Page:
Friday 20 June 2014 3:52pm
A University of Otago researcher, along with only three other New Zealand scientists, has been included in a new list of the top 1% most-cited researchers in science around the globe.
Those named have earned their distinction by publishing the highest number of research articles that rank among those most frequently cited by fellow researchers, earning them the mark of exceptional impact.
The newly announced 2014 Thomson Reuters Highly Cited Researchers List includes Professor Richie Poulton, Director of the Dunedin Multidisciplinary Health & Development Study and its Associate Director, Professor Terrie Moffit of Duke University, among the 100 researchers named in its Psychology/Psychiatry section.
The Dunedin Study is one of the most detailed studies of human health and development ever undertaken. The participants, who are now in their early 40s, have been followed up since birth, at age three, then every two years to age 15, at ages 18, 21, 26, 32 and 38. The research outputs of the Study have made a substantial contribution to new knowledge with more than 1100 publications to date, with many of these published in the world’s leading journals.
Research Deputy Vice-Chancellor Professor Richard Blaikie warmly congratulated Professor Poulton on gaining the impressive distinction of appearing on the Highly Cited Researchers List.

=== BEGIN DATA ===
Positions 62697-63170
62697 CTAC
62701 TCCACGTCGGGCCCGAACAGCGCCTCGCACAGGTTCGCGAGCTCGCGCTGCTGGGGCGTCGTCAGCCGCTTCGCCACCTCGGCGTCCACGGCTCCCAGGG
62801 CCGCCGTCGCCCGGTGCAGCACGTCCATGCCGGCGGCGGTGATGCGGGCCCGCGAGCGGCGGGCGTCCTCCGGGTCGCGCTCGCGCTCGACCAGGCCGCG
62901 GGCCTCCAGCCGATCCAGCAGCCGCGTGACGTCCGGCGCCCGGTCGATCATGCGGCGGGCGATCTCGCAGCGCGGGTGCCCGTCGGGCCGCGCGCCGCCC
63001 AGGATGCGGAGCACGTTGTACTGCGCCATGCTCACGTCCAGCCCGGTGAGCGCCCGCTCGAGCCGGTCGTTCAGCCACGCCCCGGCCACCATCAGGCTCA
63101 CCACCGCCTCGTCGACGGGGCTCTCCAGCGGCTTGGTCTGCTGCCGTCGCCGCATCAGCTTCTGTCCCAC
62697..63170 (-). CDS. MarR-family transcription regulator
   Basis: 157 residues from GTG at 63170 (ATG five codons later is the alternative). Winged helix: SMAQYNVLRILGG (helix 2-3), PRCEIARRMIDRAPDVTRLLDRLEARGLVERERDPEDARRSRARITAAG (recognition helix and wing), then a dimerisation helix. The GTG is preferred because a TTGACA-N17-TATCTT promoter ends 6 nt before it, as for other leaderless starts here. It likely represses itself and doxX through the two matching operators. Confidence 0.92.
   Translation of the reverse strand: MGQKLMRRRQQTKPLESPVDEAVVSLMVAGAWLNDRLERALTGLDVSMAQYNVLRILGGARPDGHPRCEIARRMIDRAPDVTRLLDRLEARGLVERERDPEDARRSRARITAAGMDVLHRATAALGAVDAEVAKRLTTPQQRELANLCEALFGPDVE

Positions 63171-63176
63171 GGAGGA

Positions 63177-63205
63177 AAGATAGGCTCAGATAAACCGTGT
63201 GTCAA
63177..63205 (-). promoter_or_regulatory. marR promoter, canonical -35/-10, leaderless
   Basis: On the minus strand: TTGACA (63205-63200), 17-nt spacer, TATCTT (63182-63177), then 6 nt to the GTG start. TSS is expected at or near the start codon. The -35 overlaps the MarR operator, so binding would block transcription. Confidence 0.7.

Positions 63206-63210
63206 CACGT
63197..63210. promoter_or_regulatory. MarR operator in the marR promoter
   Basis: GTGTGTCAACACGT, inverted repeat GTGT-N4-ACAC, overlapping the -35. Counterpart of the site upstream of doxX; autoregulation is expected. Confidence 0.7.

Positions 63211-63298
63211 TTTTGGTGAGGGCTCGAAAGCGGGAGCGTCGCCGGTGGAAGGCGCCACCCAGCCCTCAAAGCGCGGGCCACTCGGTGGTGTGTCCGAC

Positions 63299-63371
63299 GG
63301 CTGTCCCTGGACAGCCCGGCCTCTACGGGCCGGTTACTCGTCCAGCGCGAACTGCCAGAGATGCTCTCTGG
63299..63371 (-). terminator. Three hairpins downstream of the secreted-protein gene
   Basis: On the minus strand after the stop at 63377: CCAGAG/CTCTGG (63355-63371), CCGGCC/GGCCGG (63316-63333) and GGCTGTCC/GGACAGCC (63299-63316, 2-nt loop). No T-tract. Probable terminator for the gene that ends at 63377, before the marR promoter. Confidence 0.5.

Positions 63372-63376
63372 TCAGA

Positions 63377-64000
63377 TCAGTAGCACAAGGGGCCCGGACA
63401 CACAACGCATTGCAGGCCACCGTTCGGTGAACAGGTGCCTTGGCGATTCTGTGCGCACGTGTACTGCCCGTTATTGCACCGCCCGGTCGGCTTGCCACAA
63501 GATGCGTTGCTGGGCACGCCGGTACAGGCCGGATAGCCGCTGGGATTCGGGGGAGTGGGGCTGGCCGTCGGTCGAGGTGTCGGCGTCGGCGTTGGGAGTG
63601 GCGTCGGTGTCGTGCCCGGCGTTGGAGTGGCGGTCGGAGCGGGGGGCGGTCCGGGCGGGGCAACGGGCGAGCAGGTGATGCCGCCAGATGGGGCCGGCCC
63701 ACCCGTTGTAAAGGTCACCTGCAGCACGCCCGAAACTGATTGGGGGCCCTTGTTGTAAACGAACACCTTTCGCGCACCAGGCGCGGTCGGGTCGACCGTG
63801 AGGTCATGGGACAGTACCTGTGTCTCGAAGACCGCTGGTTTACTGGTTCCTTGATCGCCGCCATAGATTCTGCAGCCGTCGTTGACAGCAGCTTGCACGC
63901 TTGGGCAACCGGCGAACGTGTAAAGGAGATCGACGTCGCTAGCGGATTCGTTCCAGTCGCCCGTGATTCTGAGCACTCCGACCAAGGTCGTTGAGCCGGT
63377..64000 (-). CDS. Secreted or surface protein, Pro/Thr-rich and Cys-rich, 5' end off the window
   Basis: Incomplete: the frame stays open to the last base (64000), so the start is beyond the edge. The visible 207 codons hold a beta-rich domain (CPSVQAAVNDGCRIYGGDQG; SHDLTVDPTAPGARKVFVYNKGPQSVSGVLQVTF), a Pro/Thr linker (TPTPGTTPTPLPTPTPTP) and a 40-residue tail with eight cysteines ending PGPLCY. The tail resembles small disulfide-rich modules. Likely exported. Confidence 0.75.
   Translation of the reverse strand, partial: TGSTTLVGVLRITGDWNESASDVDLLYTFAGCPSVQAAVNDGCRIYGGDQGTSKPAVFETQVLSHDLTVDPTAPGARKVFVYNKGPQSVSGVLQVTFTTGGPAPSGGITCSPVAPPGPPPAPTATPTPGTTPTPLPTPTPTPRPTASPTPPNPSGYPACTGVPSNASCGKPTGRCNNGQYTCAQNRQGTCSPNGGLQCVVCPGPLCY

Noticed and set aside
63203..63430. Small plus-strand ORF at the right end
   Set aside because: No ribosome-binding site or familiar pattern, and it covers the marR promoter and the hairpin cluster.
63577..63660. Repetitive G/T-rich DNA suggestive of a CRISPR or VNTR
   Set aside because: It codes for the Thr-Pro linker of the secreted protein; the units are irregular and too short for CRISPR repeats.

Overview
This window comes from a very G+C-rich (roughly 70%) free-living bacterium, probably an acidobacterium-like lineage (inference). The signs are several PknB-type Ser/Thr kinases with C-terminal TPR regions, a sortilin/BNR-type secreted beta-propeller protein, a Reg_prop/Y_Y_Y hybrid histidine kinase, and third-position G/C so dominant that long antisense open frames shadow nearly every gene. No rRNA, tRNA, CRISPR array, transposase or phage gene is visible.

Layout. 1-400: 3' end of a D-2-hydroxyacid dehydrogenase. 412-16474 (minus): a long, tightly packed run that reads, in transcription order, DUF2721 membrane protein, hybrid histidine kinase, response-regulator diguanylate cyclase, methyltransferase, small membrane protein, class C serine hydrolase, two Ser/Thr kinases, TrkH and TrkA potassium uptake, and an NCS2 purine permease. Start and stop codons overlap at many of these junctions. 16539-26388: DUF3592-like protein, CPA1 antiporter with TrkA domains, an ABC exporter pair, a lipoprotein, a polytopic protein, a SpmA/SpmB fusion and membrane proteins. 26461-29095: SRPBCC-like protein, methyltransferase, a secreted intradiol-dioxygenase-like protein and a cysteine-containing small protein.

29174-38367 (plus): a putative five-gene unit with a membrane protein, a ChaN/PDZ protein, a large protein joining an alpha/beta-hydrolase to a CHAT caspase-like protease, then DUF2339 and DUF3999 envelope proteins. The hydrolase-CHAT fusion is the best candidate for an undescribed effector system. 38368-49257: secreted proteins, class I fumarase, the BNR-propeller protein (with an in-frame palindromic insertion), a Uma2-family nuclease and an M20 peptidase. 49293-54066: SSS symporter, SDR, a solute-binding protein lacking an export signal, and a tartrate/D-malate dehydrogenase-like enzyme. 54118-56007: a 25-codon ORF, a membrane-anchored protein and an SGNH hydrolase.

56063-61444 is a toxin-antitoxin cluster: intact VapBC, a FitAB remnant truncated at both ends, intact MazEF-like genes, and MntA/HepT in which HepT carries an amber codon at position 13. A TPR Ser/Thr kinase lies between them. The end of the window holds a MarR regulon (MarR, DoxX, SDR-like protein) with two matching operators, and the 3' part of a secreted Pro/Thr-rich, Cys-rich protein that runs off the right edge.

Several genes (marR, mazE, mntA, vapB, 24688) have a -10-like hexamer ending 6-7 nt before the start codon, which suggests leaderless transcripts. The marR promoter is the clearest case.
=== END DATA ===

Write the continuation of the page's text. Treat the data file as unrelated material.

“Since Richie Poulton took over the helm of the Dunedin Study in 2000, this world-leading research programme has grown from strength to strength. Its investigations into the complex interplay of genes and environment affecting many aspects of people’s health and wellbeing have been particularly influential. By exploring these effects of ‘nature via nurture’, Professor Poulton and his colleagues are generating important new insights that can be applied to improve life outcomes across many spheres.”
To produce the list, Thomson Reuters analysts assessed papers indexed between 2002 and 2012 in 21 broad fields of study. They tracked authors who published numerous articles that ranked among the top 1% of the most cited in their respective fields in the given year of publication. These documents represent research that the scientific community has judged to be the most significant and useful.
For more information, contact:
Professor Richie Poulton
Tel 64 3 479 8507
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